The Lowest Common Denominator

“Negative ads move numbers, they may, but do we have to go to the lowest common denominator? I don’t think so.” – Senator John McCain

I believe that the attitudes, beliefs, and conduct of our leaders are often reflective of our own: by their example, we consciously or subconsciously find guidelines for acceptable behavior. Unfortunately, I suspect that we are consistently lowering expectations and standards of behavior as we repeatedly aim for the lowest common denominator. While I was disappointed when George W. Bush was elected President of the U.S. for the first time in 2000, I was deeply disturbed when he was reelected in 2004: to me, that result spoke to the generalized acceptance of proven mediocre leadership. Instead of seeking leadership demonstrating intelligence, wisdom, and a deeper and more sophisticated understanding of issues facing our country, many voters preferred leaders who they believe are “more like me.” Speaking in the vernacular, oversimplifying stances on issues, and focusing more on appearance of decisions and actions than on the substance of the decisions and actions appears to have been sufficient for much of the past eight years. While it is fortunate that these tactics have been less successful for the McCain-Palin campaign, it is still disheartening seeing prominent examples of the celebration of unapologetic incompetence.

Unfortunately, I think that the lowering of expectations and standards sometimes penetrates into the training of future physicians in medical school. One of the best trends in medical school education has been the transitioning of preclinical courses to Pass/Fail grading: this new policy has created a widespread change in the attitudes of medical students toward cooperation and teamwork, particularly since today’s medical students were once subjected to the cutthroat atmosphere of premedical education. Accordingly, medical students now like to talk about “gunners,” students who have few or no bounds in what they might do to accomplish the highest level of academic achievement, as social pariahs. Another popular saying is “P=MD”, suggesting that passing is sufficient and perhaps even the ideal goal (e.g. exert the minimum effort that is sufficient to pass).

While I am sympathetic to all of these notions, it worries me where this road might lead. For much of my life, I have bought into the idea that “if I want something done right, I will have to do it myself,” but I have spent the past several years learning, practicing, and teaching leadership through empowerment of others and highly supportive teamwork. In my eyes, the highest priority for a team is the task at hand, not the rewards for each individual, because a good team takes care of each of its members and does not overuse or abuse any member. Last year during a training session led by fourth year medical students to prepare us (second year students) for life on the wards, I spent a great deal of time thinking about the notion of “sandbagging” and the warnings that the senior students had about this behavior. “Sandbagging” typically occurs when a student makes a teammate look bad in the eyes of the residents or attending physician. What bothered me most about this idea was that the fourth year students could not provide a clear definition of this behavior: on the one hand, answering a question asked directly to another student is obviously inappropriate and easy to avoid, but how far do the boundaries of this behavior extend? With this in mind, I was very surprised when a fellow student privately accused me of sandbagging when I asked questions about the student’s patient (that I had helped admit from the ED while on call) and demonstrated some knowledge of the patient’s social history that the student had not elicited. I was immediately apologetic and felt bad about any effect of my actions on his feelings or appearance, but as I thought about the situation more, my remorse turned to questioning and even anger. Later, the resident on the team assured me that my action was not inappropriate, did not seem like sandbagging, and was reflective of the nature of a clinical team: each member contributes and each member should be involved in the care of each of the team’s patients. What, then, was the nature and purpose of the impassioned accusation?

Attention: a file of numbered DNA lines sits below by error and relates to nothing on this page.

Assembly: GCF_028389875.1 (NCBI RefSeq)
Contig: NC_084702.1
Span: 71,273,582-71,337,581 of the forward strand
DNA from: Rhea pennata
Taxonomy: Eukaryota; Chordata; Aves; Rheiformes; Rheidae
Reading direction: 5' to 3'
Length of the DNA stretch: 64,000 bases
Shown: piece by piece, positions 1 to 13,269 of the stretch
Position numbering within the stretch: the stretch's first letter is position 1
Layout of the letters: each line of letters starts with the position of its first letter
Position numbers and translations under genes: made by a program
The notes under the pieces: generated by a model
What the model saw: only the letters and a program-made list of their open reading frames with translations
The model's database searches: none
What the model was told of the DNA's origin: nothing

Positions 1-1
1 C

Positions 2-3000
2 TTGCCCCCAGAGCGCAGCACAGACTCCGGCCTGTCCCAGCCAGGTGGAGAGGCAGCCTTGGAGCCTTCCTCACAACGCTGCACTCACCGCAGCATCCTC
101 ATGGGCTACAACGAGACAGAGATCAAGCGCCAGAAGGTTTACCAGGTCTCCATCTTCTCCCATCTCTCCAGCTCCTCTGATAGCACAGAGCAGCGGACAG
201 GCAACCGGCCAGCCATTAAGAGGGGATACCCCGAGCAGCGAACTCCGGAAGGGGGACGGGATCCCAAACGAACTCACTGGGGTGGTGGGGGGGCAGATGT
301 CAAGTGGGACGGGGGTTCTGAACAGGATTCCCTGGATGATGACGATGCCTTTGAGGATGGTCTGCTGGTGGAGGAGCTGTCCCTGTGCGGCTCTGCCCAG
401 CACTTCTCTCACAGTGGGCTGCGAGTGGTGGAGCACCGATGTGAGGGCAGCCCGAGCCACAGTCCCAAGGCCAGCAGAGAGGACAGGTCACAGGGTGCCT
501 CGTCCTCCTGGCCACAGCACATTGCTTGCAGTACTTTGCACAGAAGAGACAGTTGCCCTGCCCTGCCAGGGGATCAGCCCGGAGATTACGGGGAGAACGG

Something seems very wrong to me when our country entertains or supports the idea of electing politicians who lack a sophisticated understanding of policy issues and are proud of their ignorance. Something seems very wrong to me when one’s appearance (as a medical student) is a greater priority than furthering discussion on a patient’s medical care. I, for one, do not buy into the culture of desirable mediocrity, and it helps me better appreciate my classmates and colleagues who show excellence with grace and give me something to aspire to and are willing to help me learn.

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